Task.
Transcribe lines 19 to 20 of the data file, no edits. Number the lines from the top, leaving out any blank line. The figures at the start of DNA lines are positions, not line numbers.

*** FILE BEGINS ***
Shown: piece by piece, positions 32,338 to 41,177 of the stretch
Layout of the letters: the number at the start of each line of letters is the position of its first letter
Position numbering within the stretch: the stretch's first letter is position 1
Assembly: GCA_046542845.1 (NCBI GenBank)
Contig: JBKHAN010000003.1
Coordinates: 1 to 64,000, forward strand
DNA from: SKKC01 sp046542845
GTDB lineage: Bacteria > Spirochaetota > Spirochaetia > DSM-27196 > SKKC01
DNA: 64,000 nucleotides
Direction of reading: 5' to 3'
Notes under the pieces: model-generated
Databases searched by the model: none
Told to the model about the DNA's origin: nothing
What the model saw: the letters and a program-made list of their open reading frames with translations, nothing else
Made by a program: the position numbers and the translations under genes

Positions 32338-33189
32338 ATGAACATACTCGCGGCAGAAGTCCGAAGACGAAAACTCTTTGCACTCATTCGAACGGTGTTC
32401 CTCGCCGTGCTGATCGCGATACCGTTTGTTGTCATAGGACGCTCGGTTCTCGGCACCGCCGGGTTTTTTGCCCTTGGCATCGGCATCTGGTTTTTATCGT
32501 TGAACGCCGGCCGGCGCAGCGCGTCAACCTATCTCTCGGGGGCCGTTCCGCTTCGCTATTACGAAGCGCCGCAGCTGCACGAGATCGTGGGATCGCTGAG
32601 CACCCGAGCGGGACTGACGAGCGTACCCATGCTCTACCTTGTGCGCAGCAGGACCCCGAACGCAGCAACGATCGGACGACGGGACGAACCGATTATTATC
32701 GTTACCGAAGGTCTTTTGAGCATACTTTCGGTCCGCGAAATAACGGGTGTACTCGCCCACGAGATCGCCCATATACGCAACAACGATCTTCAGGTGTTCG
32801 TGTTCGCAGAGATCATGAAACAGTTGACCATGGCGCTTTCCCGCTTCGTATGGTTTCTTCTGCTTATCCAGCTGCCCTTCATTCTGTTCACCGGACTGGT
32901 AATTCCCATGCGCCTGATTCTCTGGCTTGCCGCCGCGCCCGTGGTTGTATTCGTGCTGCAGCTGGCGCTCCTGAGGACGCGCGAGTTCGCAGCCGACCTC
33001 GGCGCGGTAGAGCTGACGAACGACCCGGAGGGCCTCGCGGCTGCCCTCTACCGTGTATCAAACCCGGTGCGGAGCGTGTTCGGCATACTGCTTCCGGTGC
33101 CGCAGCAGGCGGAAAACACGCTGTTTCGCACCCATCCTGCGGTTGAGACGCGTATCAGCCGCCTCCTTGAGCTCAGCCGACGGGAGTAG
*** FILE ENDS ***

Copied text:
32501 TGAACGCCGGCCGGCGCAGCGCGTCAACCTATCTCTCGGGGGCCGTTCCGCTTCGCTATTACGAAGCGCCGCAGCTGCACGAGATCGTGGGATCGCTGAG
32601 CACCCGAGCGGGACTGACGAGCGTACCCATGCTCTACCTTGTGCGCAGCAGGACCCCGAACGCAGCAACGATCGGACGACGGGACGAACCGATTATTATC